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Strikeforce: Feijao vs. Henderson Preview: Can Dan Henderson Knock Out Rafael Cavalcante?

When Rafael Cavalcante challenged Muhammed Lawal for the Strikeforce Light Heavyweight Championship, the fight could not have played out better in his favor. Lawal worked a systematic, predictable wrestling game, shooting in for double leg takedowns at different angles and distances. "Feijao" expected this of Lawal, and used a very effective sprawl-and-brawl attack to tire "King Mo" out and eventually score the TKO. He ate up Lawal with knees and elbows, and eventually finished the fight on elbows to get the upset and win the title.

He faces another wrestler in Dan Henderson, but unlike Lawal, "Hendo" won't be goaded into shooting from a distance and running right into those powerful knees. Henderson, who is representing California in the main event, uses his wrestling in different ways, in conjunction with his massive right hand, which has devestated some of the best in mixed martial arts over the years.

Henderson's plodding, walk-through style will be a much different test for Cavalcante. The fight will be a standup fight at its core, but he will always have to ensure he isn't dropped, staggered or bullied to the ground, lest Henderson get on top and rain down the same ground-and-pound attack that put Renato Sobral out at Strikeforce: Henderson vs. Babalu 2 just a short time ago. The way to victory for Cavalcante will be to work his standup game and try and maintain distance and speed to tire out Henderson, and to make sure he doesn't allow the right hand to connect.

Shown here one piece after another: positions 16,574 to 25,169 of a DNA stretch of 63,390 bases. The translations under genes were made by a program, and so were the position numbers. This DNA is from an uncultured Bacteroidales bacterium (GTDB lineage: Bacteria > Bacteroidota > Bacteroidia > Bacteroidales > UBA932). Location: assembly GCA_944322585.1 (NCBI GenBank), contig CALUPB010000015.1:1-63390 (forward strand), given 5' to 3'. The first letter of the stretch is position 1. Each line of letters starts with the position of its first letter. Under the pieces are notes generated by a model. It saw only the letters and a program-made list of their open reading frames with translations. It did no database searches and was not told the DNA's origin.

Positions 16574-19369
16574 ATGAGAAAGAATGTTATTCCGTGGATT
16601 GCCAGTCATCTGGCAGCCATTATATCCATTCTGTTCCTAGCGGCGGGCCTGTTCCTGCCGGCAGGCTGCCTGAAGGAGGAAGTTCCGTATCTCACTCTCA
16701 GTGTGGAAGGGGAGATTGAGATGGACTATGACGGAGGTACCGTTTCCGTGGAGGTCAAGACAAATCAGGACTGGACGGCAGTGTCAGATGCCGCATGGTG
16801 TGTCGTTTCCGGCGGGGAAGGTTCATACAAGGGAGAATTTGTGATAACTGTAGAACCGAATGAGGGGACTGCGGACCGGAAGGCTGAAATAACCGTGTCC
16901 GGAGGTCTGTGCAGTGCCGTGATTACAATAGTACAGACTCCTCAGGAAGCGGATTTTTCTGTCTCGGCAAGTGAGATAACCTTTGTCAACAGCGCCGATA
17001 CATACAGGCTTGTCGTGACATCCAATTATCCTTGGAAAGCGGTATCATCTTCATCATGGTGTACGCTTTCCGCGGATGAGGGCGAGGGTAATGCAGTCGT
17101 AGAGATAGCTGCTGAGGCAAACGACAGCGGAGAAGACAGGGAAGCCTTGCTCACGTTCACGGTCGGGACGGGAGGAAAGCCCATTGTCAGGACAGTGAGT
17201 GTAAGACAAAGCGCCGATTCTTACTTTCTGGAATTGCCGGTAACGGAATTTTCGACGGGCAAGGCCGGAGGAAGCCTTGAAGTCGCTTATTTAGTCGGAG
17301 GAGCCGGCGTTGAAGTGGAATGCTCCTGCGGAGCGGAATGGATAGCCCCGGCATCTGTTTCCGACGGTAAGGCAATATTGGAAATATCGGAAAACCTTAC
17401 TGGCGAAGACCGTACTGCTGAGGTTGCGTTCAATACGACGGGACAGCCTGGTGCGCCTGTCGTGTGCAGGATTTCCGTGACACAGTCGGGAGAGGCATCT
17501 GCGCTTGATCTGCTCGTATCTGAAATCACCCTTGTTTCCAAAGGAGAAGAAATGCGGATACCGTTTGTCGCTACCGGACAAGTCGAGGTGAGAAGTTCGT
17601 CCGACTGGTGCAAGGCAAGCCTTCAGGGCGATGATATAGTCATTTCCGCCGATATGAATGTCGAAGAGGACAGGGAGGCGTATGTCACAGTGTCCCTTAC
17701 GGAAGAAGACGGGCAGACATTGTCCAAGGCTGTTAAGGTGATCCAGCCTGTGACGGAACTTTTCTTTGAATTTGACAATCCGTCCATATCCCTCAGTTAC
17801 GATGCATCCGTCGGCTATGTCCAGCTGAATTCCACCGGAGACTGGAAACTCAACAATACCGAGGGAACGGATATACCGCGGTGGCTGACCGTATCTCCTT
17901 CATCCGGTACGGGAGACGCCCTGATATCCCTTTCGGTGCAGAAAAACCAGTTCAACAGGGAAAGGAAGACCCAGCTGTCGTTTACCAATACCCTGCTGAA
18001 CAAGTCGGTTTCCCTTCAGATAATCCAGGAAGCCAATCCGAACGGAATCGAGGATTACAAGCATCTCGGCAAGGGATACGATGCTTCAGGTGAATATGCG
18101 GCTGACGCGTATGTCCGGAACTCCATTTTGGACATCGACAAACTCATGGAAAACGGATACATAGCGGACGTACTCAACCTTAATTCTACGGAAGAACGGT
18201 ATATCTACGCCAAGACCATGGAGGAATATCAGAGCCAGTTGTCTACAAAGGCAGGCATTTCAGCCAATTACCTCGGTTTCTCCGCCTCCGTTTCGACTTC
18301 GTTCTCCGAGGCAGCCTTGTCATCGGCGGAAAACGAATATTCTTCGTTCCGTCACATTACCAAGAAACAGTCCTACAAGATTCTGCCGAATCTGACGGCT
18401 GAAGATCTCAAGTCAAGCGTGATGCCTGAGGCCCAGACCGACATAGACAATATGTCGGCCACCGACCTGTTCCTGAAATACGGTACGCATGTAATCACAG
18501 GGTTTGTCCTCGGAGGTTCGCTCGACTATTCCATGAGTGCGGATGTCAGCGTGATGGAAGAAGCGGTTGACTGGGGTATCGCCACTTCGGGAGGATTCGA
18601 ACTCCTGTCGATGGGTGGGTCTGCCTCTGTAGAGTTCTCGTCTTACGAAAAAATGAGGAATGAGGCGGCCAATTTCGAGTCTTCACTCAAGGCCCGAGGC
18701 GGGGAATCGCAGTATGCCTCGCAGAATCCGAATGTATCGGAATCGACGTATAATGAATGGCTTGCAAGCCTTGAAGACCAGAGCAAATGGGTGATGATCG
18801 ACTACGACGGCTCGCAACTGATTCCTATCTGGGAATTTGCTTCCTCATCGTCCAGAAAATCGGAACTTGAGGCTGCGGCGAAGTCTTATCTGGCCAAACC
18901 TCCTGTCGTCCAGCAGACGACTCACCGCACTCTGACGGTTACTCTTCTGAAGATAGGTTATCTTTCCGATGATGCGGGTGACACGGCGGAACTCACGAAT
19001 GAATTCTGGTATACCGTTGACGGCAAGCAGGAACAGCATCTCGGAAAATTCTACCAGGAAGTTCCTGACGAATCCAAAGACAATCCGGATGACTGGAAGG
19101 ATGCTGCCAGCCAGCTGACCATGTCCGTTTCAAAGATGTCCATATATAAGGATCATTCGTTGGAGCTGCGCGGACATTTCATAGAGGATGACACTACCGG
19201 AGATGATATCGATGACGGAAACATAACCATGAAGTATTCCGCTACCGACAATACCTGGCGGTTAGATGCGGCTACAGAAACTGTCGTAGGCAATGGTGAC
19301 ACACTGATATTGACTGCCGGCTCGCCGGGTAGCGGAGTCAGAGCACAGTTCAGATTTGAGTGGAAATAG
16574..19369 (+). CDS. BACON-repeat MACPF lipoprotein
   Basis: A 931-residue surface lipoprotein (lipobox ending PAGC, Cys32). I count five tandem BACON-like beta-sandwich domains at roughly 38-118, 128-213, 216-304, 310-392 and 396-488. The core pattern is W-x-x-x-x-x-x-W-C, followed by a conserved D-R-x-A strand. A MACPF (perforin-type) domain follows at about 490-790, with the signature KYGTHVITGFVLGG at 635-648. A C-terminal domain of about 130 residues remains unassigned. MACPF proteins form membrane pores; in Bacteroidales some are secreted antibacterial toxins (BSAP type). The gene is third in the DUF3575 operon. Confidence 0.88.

Tiring Henderson out is certainly a possibility. At 40 years old, Henderson doesn't have the cardio that he used to, though it's unclear of how far gone it actually is. Before the Sobral fight, he took on then-middleweight champion Jake Shields and lost four of the five rounds on most peoples' scorecards, gassing after the first round. There were reports that he had a bad weight cut, but who knows what actually happened? When you're 40, excuses always seem a bit more ... "excuse-like."

The problem for Feijao is whether or not working that kind of gameplan is feasible over five rounds. Henderson is ridiculously hard to finish, so a decision seems likely for the champion, if he can avoid being finished. Taking all this into account, it appears that cardio will be the biggest factor. If it's not finished by Henderson in the first two or three rounds, look for Feijao to grab a five-round decision win. It's a pick 'em.